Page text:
I say, ‘Really.’ I look at the dictionaries, not out of interest, but because they fill every part of the visual field.
A dictionary of unexpected connections.
A dictionary of obvious clues.
A dictionary of family relations.
A dictionary of escape.
I pick up a dictionary of advertising media, and flick through it. I had not expected to find something so close to my own interest here. There are pictures of the great names in advertising: the mastermind behind the campaign which popularised jeans, made a once conservative item of clothing into a sign of youth and rebellion; the genius who associated a surrealistic vision of the world with a brand of soft drink. I cannot help but envy these people.
I follow my uncle out of the room. I say, ‘This is interesting.’page 129
He looks at the book in my hand. He says, ‘A dictionary of advertising media.’ I follow him into the living room, where my aunt is sitting and reading a book. He says, ‘Why would that be interesting?’
My aunt says, ‘He says he wants to go into advertising.’
I say, ‘I do want to go into advertising. We've had this conversation.’
My uncle says, ‘You can borrow it, if you want.’
I say, ‘I would like to borrow some money …’
My uncle says, ‘We can talk about that later.’ He looks at his watch, and turns on the TV. ‘Time for the news.’
We watch stories of war in Europe, and possible US quotas or tariffs on New Zealand produce, and advertisements for cars, banks, washing powder, office equipment and stationery, and special deals at fast food chains. There is an in-depth article on New Zealand families with relatives missing as a result of war and atrocities in Europe.
If my aunt and uncle are resisting the idea that I might go into advertising, it is because they are afraid of where I might get my ideas from. They are afraid that they might see themselves on the screen, recognisable in the breaks in current affairs programmes, game shows, and British thrillers about hardened, world-weary cops and their native sidekicks. They are afraid that they might see my parents, who died many years ago.
I say to Kelly, ‘I will be back soon. I am working on them.’
The prostitute is interested in this, and in my aunt and uncle. I lie on the bed some distance from her.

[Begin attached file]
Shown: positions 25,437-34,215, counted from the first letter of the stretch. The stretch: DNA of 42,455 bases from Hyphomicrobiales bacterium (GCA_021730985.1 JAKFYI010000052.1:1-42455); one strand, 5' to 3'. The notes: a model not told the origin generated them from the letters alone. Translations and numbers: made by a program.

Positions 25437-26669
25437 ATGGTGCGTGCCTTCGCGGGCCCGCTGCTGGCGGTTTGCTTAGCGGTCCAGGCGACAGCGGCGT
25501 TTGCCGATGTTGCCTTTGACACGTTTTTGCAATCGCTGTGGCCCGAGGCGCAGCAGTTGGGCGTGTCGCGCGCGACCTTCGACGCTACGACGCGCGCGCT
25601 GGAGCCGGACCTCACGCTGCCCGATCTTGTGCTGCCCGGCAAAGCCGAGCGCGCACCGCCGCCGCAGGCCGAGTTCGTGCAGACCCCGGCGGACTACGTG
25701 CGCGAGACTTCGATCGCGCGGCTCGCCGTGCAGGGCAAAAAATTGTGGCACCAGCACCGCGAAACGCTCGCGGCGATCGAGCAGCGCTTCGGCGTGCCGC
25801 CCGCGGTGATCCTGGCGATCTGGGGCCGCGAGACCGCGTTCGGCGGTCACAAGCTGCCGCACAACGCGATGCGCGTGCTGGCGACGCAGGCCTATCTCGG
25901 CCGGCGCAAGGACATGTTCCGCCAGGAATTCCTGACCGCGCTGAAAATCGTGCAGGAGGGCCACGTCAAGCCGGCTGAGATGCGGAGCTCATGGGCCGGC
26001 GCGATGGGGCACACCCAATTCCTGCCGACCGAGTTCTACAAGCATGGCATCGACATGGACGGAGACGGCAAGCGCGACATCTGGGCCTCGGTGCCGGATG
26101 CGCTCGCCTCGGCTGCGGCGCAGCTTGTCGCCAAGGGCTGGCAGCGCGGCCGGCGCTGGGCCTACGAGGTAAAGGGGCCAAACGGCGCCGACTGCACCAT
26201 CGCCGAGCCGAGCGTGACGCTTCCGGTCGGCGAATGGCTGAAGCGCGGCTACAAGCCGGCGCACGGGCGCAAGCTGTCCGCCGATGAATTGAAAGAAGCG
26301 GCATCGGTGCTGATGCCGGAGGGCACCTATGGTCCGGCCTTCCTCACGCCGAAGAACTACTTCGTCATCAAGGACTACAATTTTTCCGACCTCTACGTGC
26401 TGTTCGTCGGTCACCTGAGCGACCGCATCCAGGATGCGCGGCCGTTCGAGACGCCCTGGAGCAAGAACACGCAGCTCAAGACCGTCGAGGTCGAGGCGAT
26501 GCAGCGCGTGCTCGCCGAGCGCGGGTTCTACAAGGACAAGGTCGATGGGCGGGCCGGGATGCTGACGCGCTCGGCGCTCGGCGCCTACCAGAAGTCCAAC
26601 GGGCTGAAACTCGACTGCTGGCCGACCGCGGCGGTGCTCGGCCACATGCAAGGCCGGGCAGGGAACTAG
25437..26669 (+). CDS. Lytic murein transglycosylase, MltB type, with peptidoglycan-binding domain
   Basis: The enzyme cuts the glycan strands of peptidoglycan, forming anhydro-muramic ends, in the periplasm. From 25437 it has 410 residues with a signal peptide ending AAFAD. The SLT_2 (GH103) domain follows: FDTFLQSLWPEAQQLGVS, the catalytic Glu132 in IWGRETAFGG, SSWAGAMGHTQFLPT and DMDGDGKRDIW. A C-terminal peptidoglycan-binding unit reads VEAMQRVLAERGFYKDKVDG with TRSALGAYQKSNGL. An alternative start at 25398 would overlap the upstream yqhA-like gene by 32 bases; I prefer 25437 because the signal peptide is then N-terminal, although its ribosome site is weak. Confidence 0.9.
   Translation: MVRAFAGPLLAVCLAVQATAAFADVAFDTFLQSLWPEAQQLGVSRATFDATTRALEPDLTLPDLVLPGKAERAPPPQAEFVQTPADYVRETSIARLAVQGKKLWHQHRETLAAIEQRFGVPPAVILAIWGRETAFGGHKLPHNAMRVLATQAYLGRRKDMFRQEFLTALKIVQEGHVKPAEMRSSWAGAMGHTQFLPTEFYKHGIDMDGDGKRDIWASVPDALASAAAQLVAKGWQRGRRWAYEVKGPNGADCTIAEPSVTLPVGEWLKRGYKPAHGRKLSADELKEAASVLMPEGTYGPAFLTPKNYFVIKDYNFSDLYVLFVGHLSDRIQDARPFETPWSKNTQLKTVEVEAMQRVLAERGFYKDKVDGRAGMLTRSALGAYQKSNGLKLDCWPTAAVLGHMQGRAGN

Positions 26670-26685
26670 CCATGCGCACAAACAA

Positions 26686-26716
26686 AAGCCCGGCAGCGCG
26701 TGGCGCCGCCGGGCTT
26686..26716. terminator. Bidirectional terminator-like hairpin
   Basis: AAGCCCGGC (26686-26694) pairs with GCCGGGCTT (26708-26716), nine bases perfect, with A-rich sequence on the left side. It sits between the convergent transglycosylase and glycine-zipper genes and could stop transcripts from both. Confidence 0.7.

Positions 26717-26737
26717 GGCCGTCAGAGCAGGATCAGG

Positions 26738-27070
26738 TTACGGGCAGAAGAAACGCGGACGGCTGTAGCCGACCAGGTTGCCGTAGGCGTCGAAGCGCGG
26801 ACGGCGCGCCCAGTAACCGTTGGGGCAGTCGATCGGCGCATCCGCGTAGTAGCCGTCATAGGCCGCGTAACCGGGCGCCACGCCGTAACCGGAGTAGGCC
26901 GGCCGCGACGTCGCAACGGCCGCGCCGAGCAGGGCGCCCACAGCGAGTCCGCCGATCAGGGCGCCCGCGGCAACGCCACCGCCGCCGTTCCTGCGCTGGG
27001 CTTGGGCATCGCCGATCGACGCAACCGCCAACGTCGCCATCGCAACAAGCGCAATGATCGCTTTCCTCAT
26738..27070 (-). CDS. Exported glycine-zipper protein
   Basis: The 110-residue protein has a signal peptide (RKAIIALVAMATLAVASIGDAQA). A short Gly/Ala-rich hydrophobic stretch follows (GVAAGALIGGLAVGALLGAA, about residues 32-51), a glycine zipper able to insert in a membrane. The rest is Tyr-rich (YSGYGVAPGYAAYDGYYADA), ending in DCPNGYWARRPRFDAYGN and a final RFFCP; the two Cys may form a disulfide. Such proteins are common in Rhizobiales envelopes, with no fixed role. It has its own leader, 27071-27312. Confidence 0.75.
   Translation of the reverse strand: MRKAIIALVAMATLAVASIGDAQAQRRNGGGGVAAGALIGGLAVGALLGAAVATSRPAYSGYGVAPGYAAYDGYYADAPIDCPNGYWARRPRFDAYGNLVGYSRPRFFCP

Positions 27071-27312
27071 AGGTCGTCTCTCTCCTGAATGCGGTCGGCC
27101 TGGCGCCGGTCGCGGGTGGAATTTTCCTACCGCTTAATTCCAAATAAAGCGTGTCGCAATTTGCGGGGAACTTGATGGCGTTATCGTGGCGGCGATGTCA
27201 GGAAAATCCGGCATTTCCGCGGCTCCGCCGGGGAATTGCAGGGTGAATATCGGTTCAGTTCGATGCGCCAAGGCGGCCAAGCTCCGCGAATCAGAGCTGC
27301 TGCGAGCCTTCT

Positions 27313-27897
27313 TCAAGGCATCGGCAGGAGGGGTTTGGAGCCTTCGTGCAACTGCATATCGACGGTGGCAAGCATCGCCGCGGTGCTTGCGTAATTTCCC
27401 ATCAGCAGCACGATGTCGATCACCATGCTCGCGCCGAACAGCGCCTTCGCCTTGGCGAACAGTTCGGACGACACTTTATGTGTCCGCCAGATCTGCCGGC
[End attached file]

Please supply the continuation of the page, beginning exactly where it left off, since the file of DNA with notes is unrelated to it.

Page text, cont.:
She says, ‘You will be going back down south soon then?’
I say, ‘Of course. When my uncle and aunt have agreed …’
She says, ‘And your … business partner?’
I say, ‘Kelly? She will have to wait a bit longer.’
The prostitute leans across and kisses me on the lips. She says, ‘Advertising … you'd be good at it.’
I say, uncertainly, ‘Thanks.’
She says, ‘You seem honest.’
I touch her, and try to pull her closer to me.
She says, ‘Look, sorry, I've got a headache,’ and pulls back again.page 130
I say, ‘Oh … then, do I get my money back?’
She says, ‘No, you pay for your time. I'm a prostitute. This is a financial transaction.’
I say, ‘But we haven't done anything.’
She says, ‘Yes we have. Now, come on, I'd like to get some sleep.’
I say, ‘Could I see you again?’
She says, ‘Depends on how much money you have.’
I say, ‘Did you fall in love with me?’
She frowns and says, ‘Oh, OK…a bit maybe.’
I say, ‘Then don't you want to see me again? Shouldn't we … go out or something? Have a relationship?’
She says, ‘You mean, see each other repeatedly?’
I say, ‘Well, if you fell in love with me …’
She says, ‘That would cost you a lot of money.’
I start to protest, but she sighs heavily and says, ‘Please …’
So I leave. Outside, the air is thick with low silence of traffic noise, and gritty, filmed in sepia tones, as though advertising electric shavers or men's deodorant. Streets lead downhill, and continue, past billboards, warehouses and alcohol stores, under motorway flyovers and high yellow streetlamps, and further into the suburbs which stretch away endlessly. There are other prostitutes staring past each other on their separate street corners. I walk past them, on my way to my aunt and uncle's house.